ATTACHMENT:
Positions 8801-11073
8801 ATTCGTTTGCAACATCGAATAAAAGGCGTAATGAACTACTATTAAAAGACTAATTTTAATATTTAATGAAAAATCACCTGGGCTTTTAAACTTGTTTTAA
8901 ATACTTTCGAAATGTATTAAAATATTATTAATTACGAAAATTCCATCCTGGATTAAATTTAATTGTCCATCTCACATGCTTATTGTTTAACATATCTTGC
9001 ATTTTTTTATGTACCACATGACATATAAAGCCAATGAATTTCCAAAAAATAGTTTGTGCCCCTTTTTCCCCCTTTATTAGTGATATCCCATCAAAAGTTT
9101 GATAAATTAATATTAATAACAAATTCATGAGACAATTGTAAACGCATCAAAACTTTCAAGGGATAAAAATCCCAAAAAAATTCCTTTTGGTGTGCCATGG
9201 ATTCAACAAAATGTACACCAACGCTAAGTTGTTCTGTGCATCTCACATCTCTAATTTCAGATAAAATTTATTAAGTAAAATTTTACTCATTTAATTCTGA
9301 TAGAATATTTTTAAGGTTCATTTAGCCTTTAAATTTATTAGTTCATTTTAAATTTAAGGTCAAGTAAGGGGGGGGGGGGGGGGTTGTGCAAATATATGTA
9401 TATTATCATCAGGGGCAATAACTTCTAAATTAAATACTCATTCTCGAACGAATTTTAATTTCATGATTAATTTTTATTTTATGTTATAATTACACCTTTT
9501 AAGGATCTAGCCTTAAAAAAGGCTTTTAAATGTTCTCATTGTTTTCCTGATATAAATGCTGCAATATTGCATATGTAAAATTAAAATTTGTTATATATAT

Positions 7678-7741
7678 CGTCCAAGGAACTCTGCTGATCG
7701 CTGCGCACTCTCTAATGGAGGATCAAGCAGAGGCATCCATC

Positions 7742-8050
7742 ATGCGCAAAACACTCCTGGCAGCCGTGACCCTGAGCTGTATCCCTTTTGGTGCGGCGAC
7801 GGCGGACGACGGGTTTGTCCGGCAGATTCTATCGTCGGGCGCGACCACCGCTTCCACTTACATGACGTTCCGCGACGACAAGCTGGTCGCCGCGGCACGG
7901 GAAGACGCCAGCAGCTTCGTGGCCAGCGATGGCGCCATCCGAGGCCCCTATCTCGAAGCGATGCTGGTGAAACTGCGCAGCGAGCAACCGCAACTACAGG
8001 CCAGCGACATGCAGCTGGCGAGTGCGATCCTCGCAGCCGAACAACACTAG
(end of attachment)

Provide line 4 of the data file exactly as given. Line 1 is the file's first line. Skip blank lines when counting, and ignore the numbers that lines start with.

9001 ATTTTTTTATGTACCACATGACATATAAAGCCAATGAATTTCCAAAAAATAGTTTGTGCCCCTTTTTCCCCCTTTATTAGTGATATCCCATCAAAAGTTT